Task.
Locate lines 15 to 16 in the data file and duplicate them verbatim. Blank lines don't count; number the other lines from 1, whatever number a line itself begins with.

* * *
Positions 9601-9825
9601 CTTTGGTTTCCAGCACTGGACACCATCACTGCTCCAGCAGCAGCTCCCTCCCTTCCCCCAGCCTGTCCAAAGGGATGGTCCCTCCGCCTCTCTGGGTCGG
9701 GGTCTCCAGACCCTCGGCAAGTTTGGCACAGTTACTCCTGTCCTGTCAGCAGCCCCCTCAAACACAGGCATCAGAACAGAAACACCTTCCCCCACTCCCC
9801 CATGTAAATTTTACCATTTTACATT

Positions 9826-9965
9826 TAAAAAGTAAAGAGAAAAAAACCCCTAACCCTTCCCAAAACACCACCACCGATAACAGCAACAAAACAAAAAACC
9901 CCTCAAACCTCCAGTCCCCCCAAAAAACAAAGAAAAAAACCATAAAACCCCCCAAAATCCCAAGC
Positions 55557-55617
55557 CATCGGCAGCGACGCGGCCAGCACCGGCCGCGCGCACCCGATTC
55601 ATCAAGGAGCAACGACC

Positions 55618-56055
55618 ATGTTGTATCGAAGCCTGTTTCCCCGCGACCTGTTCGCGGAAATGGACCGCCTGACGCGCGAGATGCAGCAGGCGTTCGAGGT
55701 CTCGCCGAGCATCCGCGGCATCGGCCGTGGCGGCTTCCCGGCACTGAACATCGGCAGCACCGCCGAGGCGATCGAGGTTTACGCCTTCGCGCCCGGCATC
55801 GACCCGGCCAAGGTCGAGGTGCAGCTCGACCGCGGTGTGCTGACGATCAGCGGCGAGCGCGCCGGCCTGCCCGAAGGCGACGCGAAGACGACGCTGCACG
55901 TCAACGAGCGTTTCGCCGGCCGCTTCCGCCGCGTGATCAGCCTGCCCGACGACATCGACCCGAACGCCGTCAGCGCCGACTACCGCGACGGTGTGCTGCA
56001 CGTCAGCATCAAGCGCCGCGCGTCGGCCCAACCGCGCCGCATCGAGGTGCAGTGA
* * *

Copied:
55901 TCAACGAGCGTTTCGCCGGCCGCTTCCGCCGCGTGATCAGCCTGCCCGACGACATCGACCCGAACGCCGTCAGCGCCGACTACCGCGACGGTGTGCTGCA
56001 CGTCAGCATCAAGCGCCGCGCGTCGGCCCAACCGCGCCGCATCGAGGTGCAGTGA